such as LRU. But the needs of each application vary, and significant performance gains can be achieved by tailoring the caching strategy to the application: e.g., incorporating cost of fetching, expiration time, or other factors [8, 46]. Function-based strategies [2, 52] take this approach, by devising functions that combine several of these factors.

    All of these strategies are fundamentally limited, how- ever, because they rely on data structures (typically pri- ority queues) to track the ordering of cached items. In particular, an item’s priority is only changed when it is accessed. However, does cache eviction need to be tied to a data structure? Caches like Redis already eschew order- ing data structures to save memory [45]. Instead, they rely on random sampling to evict the approximately lowest- priority item [42]: a small number of items are sampled from the cache, their priorities are evaluated (based on per-item metadata), and the item with lowest priority is evicted. Can this lack of an ordering data structure enable us to build a caching framework with vast flexibility? In- deed, we show that the combination of random sampling and lazy evaluation allows us to evolve item priorities ar- bitrarily; thus we can freely explore the design space of priority functions! Neither Redis nor existing algorithms exploit this approach, yet we find it outperforms many tra- ditional and even domain-optimized algorithms.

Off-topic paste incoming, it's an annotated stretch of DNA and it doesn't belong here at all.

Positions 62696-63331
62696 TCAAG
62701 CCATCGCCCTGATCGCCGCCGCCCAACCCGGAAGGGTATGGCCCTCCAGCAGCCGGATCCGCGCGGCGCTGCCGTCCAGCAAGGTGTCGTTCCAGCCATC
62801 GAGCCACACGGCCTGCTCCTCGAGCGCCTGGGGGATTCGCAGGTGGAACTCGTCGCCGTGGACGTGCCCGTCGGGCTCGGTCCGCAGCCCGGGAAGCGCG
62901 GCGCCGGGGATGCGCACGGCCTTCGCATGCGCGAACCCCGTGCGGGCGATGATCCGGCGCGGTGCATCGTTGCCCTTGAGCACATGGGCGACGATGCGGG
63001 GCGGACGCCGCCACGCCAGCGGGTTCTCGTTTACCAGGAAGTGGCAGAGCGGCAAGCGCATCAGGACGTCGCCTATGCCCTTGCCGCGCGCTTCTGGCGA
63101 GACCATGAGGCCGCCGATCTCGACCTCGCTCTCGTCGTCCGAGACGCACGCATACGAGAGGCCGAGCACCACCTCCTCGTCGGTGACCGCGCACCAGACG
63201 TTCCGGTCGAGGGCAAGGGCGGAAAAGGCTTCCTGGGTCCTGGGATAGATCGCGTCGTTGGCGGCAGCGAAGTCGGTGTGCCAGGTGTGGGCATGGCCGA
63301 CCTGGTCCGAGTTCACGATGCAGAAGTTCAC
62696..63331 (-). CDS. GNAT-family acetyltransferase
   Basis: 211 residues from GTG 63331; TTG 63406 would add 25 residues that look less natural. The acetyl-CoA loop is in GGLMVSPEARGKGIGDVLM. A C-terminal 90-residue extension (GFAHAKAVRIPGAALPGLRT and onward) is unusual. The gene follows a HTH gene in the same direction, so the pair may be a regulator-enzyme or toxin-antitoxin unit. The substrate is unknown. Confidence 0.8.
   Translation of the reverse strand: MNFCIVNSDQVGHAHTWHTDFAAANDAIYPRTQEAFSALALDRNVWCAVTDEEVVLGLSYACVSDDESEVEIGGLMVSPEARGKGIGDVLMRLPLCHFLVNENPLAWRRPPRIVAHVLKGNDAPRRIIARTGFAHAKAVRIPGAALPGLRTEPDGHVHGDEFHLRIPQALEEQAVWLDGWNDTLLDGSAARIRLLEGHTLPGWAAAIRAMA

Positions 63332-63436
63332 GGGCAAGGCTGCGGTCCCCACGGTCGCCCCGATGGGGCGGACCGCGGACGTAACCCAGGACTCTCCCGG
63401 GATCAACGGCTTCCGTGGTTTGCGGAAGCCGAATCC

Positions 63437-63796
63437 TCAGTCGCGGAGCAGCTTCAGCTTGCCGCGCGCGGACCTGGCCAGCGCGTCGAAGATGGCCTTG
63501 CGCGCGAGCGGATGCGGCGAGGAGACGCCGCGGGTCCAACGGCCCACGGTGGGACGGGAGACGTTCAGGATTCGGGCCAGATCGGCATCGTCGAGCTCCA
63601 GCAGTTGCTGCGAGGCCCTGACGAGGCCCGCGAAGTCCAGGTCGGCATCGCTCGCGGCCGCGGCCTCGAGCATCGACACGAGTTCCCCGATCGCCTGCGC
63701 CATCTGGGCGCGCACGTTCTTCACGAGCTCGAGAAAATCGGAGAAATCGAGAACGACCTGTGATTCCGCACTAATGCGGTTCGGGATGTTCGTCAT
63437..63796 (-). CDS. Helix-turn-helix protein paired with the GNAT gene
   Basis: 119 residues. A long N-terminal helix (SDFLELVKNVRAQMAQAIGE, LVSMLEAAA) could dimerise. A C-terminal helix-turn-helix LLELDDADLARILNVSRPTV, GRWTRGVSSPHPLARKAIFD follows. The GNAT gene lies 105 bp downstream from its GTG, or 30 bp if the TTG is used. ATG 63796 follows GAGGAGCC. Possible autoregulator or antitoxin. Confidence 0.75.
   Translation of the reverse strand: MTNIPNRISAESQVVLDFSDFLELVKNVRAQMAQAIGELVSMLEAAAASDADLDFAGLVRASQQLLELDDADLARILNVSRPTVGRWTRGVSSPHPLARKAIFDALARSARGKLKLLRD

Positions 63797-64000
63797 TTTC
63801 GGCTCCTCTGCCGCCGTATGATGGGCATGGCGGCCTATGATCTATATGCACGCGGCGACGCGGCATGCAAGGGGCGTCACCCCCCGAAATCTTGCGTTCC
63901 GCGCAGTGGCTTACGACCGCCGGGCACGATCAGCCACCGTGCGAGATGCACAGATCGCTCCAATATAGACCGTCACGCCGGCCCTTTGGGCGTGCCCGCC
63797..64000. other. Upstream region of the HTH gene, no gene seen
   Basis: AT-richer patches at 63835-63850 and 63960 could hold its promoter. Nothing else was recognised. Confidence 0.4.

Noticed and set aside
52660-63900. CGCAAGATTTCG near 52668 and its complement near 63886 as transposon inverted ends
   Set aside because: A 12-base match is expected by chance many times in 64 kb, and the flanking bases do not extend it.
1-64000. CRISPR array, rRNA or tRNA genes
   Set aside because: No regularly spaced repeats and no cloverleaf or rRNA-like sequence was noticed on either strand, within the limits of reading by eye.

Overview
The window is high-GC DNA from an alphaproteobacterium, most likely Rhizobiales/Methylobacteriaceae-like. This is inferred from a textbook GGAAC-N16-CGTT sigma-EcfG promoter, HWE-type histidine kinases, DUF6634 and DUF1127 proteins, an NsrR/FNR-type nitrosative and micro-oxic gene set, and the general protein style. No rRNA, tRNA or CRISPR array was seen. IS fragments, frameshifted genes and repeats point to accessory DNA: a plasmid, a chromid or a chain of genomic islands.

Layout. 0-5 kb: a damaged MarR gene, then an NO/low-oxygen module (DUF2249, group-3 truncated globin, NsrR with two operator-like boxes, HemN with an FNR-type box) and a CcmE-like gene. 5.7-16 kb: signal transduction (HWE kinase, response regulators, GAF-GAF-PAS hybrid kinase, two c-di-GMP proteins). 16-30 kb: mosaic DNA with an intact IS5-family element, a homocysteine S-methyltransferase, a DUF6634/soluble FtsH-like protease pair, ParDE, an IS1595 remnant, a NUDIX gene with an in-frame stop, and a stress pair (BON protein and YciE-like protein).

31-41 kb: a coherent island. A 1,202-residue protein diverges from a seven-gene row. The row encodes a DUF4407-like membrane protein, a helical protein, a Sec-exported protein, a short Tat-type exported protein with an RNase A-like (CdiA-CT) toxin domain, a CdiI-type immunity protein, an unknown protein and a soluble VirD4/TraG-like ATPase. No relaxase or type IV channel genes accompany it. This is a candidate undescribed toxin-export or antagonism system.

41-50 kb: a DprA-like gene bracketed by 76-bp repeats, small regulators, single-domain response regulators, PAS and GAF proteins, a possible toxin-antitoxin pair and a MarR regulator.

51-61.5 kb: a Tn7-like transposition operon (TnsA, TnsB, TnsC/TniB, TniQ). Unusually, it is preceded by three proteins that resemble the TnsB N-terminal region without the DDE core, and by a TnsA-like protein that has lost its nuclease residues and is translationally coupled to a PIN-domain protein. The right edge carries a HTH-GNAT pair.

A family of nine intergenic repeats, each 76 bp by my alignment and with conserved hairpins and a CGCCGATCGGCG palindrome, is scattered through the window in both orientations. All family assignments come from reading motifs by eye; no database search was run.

Armed with this flexibility, we systematically design a new caching algorithm for modern web applications, called hyperbolic caching (§2). We begin with a simple theoretical model for web workloads that leads to an op- timal solution based on frequency. A key intuition behind our approach is that caches can scalably measure item fre- quency only while items are in the cache. (While some algorithms, e.g., ARC [37], employ ghost caches to track items not in the cache, we focus on the more practical setting where state is maintained only for cached items.) Thus, we overcome the drawbacks of prior frequency- based algorithms by incorporating the time an item spends in the cache. This deceptively simple modification already makes it infeasible to use an ordering data structure, as pervasively employed today, because item priorities de- cay at variable rates and are continuously being reordered. Yet with hyperbolic caching, we can easily customize the priority function to different scenarios by adding exten- sions, e.g., for item cost, expiration time, and windowing (§3). We also introduce the notion of cost classes to man-

    USENIX Association 2017 USENIX Annual Technical Conference 499

  • age groups of related items, e.g., items materialized by the same database query. Classes enable us both to more ac- curately measure an item’s miss cost (by averaging over multiple items) and to adjust the priorities of many items at once (e.g., in response to a database overload).